A recent study by the global market research analysts Ovum suggests that economic confidence is returning to retail banks, which are poised to shift their priorities in 2013 away from slashing IT budgets in favour of expanding them to achieve revenue growth.
The firm estimates that IT spending amongst retail banks worldwide will grow by 3.4% this year to reach £75.3 billion; however, the overall figure masks significant regional differences. The UK’s banking sector, for example, is expected to invest substantially less than the average, expanding IT budgets by just 1.8%. North America will increase IT investment by 3.3%, while Asia is set to reach the top of the investment tree with an expected increase of 5.1%.
The findings are consistent with an earlier poll in the UK, which found that techies contracting in the IT skills market were considerably less confident in financial services as providers of job opportunities in 2013 than they had been in the previous two years.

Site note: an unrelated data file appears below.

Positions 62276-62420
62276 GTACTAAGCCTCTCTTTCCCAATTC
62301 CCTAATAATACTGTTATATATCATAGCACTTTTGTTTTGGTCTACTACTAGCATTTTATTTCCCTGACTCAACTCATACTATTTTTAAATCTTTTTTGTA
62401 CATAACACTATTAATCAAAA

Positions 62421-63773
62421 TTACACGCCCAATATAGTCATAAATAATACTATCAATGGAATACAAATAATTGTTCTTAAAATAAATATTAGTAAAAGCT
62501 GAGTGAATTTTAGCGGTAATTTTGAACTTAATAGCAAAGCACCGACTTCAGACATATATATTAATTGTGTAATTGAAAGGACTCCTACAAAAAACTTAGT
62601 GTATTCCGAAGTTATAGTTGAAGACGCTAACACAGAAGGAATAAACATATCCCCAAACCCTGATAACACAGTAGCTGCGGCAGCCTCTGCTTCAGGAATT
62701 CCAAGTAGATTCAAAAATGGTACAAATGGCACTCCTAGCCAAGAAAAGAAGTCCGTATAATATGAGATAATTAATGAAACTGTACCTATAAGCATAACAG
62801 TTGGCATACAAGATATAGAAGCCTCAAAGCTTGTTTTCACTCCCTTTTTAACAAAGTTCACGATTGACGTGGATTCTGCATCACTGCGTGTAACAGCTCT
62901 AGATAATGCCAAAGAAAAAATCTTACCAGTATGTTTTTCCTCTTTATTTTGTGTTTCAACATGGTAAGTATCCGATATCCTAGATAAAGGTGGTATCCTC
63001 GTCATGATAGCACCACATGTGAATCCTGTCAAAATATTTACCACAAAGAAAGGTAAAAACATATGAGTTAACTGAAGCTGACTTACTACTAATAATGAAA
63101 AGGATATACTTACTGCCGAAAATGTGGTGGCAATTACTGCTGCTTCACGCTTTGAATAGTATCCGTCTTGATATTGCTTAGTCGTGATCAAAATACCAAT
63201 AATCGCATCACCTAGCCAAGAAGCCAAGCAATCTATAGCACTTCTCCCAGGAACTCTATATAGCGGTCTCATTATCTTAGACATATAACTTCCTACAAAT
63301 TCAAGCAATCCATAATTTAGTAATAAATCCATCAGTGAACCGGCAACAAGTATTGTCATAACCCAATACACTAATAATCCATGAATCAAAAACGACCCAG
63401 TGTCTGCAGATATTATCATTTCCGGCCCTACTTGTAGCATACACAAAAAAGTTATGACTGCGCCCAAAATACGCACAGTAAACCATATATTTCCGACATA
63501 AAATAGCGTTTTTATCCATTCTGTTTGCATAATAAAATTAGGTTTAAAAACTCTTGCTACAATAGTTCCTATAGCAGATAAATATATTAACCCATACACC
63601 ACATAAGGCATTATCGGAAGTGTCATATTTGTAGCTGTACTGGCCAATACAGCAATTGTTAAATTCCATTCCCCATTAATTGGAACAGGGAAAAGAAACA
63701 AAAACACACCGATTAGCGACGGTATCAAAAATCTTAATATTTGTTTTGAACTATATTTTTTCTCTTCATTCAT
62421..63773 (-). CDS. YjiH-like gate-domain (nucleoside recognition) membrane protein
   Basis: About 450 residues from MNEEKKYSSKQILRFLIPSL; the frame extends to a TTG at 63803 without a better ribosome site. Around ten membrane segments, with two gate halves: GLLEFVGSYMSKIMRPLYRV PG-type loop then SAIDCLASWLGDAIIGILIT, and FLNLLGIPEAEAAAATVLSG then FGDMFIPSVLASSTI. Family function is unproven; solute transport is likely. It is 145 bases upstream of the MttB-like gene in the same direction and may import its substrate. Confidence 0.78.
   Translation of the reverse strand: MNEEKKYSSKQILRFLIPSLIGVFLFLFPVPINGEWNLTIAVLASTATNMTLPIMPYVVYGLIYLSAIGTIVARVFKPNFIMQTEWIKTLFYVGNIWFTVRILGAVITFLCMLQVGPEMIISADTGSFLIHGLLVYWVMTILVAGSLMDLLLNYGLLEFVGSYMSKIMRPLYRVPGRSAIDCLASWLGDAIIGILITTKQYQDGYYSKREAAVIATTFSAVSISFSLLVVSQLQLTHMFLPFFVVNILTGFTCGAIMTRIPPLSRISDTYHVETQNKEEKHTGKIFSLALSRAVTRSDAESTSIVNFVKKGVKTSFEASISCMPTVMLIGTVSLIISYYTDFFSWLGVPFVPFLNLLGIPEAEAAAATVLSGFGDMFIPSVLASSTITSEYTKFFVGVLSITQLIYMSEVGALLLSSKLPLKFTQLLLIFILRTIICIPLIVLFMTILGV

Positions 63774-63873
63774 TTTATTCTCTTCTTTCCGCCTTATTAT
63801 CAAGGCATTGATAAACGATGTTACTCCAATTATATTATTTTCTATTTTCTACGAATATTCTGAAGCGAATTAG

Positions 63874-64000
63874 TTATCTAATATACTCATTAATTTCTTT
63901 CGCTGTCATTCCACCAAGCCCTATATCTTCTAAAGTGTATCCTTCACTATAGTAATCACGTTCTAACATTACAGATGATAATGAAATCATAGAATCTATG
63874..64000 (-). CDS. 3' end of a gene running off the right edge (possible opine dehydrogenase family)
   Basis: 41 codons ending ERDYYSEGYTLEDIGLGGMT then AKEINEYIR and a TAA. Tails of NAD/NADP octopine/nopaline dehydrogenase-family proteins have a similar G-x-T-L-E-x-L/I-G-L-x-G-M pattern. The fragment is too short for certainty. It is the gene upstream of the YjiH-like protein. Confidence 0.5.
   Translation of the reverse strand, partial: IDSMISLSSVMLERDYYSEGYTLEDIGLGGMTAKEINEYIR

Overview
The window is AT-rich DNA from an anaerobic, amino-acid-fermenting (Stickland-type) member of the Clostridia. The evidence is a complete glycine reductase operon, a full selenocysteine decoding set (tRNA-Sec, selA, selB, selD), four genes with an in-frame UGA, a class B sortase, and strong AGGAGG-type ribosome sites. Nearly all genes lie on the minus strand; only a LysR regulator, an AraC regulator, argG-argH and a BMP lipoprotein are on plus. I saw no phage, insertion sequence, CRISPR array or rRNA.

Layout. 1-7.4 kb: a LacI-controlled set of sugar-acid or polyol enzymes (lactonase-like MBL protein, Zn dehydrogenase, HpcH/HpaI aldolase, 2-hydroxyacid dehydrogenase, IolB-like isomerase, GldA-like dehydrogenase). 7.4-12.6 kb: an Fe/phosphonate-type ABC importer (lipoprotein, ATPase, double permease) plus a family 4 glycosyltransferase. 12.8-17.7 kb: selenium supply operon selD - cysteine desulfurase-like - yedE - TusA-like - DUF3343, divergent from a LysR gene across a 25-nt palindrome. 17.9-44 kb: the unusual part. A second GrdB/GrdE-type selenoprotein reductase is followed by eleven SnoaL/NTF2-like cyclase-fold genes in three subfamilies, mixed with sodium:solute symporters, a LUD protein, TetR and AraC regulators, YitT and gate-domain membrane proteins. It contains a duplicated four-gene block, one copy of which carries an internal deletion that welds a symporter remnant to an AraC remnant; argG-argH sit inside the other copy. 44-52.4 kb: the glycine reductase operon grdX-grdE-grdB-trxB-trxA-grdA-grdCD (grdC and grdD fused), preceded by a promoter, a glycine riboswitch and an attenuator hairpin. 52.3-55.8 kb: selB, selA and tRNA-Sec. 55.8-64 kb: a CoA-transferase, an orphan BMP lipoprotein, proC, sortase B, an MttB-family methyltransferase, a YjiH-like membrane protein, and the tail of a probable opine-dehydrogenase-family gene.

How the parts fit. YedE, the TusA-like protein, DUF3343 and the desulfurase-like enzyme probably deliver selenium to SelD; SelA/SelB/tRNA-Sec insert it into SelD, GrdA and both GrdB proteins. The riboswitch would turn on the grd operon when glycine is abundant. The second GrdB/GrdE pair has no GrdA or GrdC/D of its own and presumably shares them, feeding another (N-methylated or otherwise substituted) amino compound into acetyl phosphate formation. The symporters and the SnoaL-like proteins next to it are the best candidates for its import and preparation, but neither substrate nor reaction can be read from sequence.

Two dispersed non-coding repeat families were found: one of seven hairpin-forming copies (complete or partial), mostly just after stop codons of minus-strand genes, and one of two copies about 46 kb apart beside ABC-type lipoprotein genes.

The Ovum study suggests, however, that the cost-cutting approach that afflicted the sector in 2012, when it struggled with the fallout from the banking crisis and a double-dip recession, appears to be entering growth-orientated territory at last.
Growth amongst European retail banks is expected to be less vigorous than other major regions. Jaroslaw Knapik, a senior analyst at Ovum, believes that this is due to weaker demand and macroeconomic conditions, which are combining to slow investment growth.
Even so, Mr Knapik believes that when economic conditions become more stable, European banks will invest in a backlog of projects to refresh core banking systems.